Knee Injury Disability
Lower Extremities – Disorders of the Hips, Legs, Knees Ankles or Feet
Your lower extremities include all areas between your hips and toes. Impairments of your lower extremities can occur for many reason including orthopedic injuries to the bones, vascular disorders relating to the flow of blood, or diseases attacking the nervous system.
Orthopedic disorders can include chronic joint pain caused by arthritis, fracture of a bone that failed to heal properly. Orthopedic disorders can often result in the need for multiple surgeries including joint replacements.
Vascular disease is another category of lower extremity. Peripheral Artery Disease, for example, is a narrowing of the artery and limiting the amount of blood flowing to your lower extremities. This typically can cause pain and fatigue. Deep Vein Thrombosis can also cause extreme pain and swelling in your lower extremities.
There can be several causes of neurological disorders of the lower extremities. Paresthesia or a constant painful burning, numbing feeling in your legs is often the primary symptom of a neurological disorder. Causes can include radiculopathy that could be caused by a herniated disc. Neuropathy, caused by nerve damage, can be brought on by several factors including diabetes, autoimmune disorders, stroke, hypothyroidism, infections such as HIV or Lyme disease, neurological diseases such as MS. Neuropathy can eventually lead to permanent nerve damage or paralysis.
A disorder of the lower extremity could also be a combination of these three categories. For example a vascular disorder could severely cause the flow of blood to be so restricted that nerve damage results.
All of these conditions will impact your ability to get around. If you are unable to walk or stand for very long, your ability to maintain full time employment may be greatly reduced. Here’s what the Social Security Administration considers when evaluating your ability to ambulate effectively:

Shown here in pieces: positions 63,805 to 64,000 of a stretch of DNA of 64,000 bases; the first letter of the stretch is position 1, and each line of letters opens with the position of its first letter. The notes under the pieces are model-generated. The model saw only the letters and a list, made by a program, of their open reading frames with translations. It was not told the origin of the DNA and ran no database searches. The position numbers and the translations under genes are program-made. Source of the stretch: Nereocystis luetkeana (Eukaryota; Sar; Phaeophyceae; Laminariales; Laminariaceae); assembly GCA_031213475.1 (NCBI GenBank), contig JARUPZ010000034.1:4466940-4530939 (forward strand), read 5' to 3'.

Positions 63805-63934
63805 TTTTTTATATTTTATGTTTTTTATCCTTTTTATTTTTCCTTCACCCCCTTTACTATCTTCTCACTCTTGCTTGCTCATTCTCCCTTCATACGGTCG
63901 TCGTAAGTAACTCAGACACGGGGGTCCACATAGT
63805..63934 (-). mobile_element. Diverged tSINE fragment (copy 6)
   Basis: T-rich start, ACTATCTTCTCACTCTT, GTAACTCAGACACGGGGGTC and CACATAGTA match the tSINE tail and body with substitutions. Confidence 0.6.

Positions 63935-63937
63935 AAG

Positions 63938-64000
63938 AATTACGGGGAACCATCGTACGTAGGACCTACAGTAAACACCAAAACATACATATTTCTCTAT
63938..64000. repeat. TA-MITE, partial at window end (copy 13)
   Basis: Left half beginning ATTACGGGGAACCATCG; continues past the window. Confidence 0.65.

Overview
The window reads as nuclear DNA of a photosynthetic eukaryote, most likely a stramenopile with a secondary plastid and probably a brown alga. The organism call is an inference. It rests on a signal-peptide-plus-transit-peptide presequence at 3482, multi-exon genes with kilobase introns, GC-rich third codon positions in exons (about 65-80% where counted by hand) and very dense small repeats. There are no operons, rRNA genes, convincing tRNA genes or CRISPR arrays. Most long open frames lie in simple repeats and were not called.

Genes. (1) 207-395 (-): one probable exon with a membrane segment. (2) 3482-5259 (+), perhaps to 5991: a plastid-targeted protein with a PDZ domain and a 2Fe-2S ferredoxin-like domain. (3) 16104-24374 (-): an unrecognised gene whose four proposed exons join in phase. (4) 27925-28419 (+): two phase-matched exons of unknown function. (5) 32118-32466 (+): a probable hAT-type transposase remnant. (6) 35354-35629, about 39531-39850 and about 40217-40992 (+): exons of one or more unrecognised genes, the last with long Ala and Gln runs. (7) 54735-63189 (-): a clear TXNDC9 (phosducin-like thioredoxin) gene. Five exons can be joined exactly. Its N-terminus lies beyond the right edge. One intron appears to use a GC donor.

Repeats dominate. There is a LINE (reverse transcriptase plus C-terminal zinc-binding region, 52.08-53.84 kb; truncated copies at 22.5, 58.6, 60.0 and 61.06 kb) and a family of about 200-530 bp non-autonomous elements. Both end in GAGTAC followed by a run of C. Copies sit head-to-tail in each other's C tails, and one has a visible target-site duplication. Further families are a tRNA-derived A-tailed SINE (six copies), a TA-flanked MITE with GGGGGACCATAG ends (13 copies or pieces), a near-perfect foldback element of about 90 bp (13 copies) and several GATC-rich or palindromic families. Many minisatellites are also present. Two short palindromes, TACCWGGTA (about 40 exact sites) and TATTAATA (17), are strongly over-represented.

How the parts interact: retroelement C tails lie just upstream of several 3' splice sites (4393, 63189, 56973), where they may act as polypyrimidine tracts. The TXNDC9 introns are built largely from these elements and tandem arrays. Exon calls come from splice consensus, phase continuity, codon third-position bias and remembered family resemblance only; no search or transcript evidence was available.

To ambulate effectively, individuals must be capable of sustaining a reasonable walking pace over a sufficient distance to be able to carry out activities of daily living. They must have the ability to travel without companion assistance to and from a place of employment or school. Therefore, examples of ineffective ambulation include, but are not limited to, the inability to walk without the use of a walker, two crutches or two canes, the inability to walk a block at a reasonable pace on rough or uneven surfaces, the inability to use standard public transportation, the inability to carry out routine ambulatory activities, such as shopping and banking, and the inability to climb a few steps at a reasonable pace with the use of a single hand rail. The ability to walk independently about one’s home without the use of assistive devices does not, in and of itself, constitute effective ambulation.
If you’re having trouble getting around, if it’s painful to walk or stand for a long period of time of if you and your doctor have discussed reducing your mobility to manage your pain, it might be time to apply for Social Security Disability benefits. That’s where we can help. Major changes in your life like dealing with pain or a reduced ability to get around are often stressful. Let Binder and Binder present your case to the government. With your doctor’s cooperation we will fight for the benefits you deserve.